Here is where the ideal of meritocracy intersects with another ideal. People do well as students—training their minds—not simply because of “aptitude” but because of character. In this respect, the universities ought to be nurturing values that are social and political, not narrowly academic. “Racial justice” is an important subset, if you will, of much larger values. Universities ought to be encouraging a myth about human experience—the idea that cause creates effect, that effort leads to reward or punishment. I use the word “myth” carefully; this view of what life is like is not an absolute truth, and anyone can look at his or her life and sputter, “But, but.” Life is surely made up of things we cannot control and cannot change; we are all of us put upon by accidents of birth or environment. But the best social policy is one that discourages people from dwelling on the ways we have been victimized and encourages and supports people to make what they can out of what has been given them at birth. Living a life is like making a quilt, a metaphor pulled out of one of my longtime pleasures. Most patchwork quilters have a grab bag full of material of different colors and prints. These are like the givens of a life. It’s what you do with the fabrics, arranging and stitching, what you contribute with your own imagination and effort, that results in the quilt. The problem with university admissions comes from emphasizing what students are simply given and cannot control—and in that category I include alumni parents and far-fetched geographic location as well as skin color.

The implied message from the admissions office is that the world is not really a place of cause and effect. Irrelevancies like race can get you ahead. Life is more of a gamble and matter of luck than something that responds to individual effort. Two truths are told. But I believe it is healthier to dwell on and support effort and achievement, rather than to seem to tell students both white and black that achievements up to age 18 don’t really signify, for better or worse, to tell them that social context—certain parents and certain environments—are really responsible for those achievements or their lack. That is why I, in eliminating affirmative action, would also eliminate preferences for having alumni parents or living in the boonies. Paradoxically, though, the case of the football player or trombone player or student council president is different: the school is considering a learned skill and the discipline its mastery implies, not something for which the students have no responsibility. It’s not an accident that one can play the trombone; it is an accident that one is born Hispanic or that one’s father went to Yale.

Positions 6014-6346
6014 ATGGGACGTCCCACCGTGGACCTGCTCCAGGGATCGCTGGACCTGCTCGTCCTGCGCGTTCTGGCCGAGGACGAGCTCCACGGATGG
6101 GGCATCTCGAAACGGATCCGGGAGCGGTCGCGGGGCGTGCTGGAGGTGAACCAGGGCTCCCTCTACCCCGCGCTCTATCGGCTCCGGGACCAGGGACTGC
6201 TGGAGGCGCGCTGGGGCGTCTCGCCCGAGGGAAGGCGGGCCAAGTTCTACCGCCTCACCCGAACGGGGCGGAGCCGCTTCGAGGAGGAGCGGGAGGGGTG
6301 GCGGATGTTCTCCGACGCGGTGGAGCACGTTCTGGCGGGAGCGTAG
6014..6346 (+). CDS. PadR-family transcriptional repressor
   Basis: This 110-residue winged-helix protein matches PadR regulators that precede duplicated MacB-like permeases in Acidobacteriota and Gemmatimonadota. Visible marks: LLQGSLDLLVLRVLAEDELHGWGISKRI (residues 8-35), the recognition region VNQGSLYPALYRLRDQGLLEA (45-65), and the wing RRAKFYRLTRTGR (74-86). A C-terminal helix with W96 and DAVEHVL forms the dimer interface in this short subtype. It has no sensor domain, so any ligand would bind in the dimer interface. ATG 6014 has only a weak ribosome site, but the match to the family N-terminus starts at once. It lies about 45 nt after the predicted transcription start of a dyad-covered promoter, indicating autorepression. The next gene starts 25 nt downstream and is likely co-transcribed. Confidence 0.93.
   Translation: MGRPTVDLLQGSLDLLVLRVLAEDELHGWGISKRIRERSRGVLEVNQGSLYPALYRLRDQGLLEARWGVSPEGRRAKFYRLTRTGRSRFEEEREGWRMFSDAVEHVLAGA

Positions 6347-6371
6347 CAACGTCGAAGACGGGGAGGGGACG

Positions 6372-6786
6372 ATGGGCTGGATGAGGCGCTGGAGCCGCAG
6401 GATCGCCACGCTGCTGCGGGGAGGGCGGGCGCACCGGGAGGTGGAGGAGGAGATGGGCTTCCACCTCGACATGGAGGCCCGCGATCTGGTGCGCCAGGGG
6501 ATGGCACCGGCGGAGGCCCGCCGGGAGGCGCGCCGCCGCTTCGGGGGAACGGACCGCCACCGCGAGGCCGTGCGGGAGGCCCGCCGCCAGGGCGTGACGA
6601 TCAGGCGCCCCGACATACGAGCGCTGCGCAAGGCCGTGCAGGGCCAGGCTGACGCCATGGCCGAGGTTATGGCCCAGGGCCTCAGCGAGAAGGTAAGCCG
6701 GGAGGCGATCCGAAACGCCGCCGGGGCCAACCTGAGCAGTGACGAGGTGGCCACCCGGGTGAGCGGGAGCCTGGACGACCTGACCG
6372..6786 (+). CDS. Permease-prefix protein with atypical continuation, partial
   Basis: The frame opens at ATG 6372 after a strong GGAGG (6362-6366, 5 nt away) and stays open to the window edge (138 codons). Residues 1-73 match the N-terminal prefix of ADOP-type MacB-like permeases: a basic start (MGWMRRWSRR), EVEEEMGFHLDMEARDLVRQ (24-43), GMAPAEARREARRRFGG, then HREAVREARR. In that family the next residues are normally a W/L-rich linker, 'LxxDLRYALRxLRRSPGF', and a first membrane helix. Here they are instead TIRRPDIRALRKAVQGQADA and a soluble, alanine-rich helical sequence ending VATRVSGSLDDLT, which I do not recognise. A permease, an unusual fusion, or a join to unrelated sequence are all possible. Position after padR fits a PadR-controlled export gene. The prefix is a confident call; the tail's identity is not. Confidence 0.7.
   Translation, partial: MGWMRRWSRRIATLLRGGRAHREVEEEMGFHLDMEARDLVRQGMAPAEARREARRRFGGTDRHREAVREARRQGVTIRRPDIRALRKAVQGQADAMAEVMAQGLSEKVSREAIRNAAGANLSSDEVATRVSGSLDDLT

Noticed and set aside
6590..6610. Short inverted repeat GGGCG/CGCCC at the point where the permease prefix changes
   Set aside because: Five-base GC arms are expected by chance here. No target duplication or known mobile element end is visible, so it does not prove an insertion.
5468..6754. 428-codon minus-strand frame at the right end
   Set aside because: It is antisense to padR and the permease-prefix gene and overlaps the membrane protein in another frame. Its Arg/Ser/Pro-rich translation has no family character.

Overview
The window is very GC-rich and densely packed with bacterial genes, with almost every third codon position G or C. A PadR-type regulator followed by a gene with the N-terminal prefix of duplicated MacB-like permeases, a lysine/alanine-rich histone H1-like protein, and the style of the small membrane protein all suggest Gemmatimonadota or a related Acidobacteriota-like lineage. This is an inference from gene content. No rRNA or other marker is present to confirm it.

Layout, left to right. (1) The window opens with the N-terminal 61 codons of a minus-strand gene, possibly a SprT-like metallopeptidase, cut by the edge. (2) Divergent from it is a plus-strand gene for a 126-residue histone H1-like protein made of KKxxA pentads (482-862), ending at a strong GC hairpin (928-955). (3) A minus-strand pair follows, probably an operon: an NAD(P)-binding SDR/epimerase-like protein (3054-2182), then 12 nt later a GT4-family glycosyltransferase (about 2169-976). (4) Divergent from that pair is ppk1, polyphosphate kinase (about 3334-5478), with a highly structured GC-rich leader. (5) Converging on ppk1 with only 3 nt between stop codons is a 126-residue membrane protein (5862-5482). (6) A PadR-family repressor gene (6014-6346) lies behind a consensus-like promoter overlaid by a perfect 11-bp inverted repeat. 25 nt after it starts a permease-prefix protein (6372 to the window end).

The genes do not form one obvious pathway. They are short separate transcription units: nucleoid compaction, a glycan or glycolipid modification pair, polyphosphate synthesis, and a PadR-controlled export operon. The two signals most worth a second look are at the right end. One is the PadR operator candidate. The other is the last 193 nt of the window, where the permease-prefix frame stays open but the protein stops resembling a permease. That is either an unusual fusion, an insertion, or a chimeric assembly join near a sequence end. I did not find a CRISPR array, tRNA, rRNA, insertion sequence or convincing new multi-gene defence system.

What about the need for diversity inside the classroom? The Court explicitly endorsed its educational benefits. In the academy, the lone exception to this endorsement is a new study by Professor Stanley Rothman and others (as reported by the New York Times), which, after polling faculty, students, and administrators, casts doubt on the mantra “that a diverse student body necessarily improves the quality of education for everyone.” One wonders about the historically black and single-sex colleges. Here also we need to divide the humanities from the hard sciences and engineering—courses where one learns facts and those where there aren’t any facts, only individual perspectives. In my profession this reading of the humanities is popular but unfortunate. It leads to the notion that the best interpreters of any literature are those whose ethnic and cultural experience is closest to it. We must hire Asians to teach Asian literature, Caribbeans to teach Caribbean literature, etc. Of course, this only works for contemporary literature (since no one went to an Elizabethan grammar school, anyone can teach Shakespeare).

But do you really have to be a Southern white Roman Catholic female to read Flannery O’Connor? What sort of special diversity does a middle-class white student or a Jewish student from New York or a black student from Detroit bring to Chaucer? What most students have in common when approaching a text written by someone in a culture and time period different from their own is their ignorance. And what they have in common with one another—their age group, their work experience, their daily routines as college students, the TV and movies they’ve grown up watching—is just as striking as their differences in religion, geography, and race. They are all encountering the “other” and that shared experience is more significant than the notion that in the classroom, a particular Muslim or Hispanic approach to Chaucer is more important than the writer himself. At the risk of heresy, I will claim that diversity in the classroom is an overstated virtue. The more important variables are discipline and attitude toward learning. All great literature is a study of another world; the entire university experience is one of encountering new ideas and new disciplines. Is it too much to assume that students who are constantly learning to put themselves in the place of another culture or historical period or character can transfer that sensitivity and openness to human beings right next to them? When universities train minds, they automatically ask students to confront “diversity” in intellectual ways. Isn’t that their special contribution?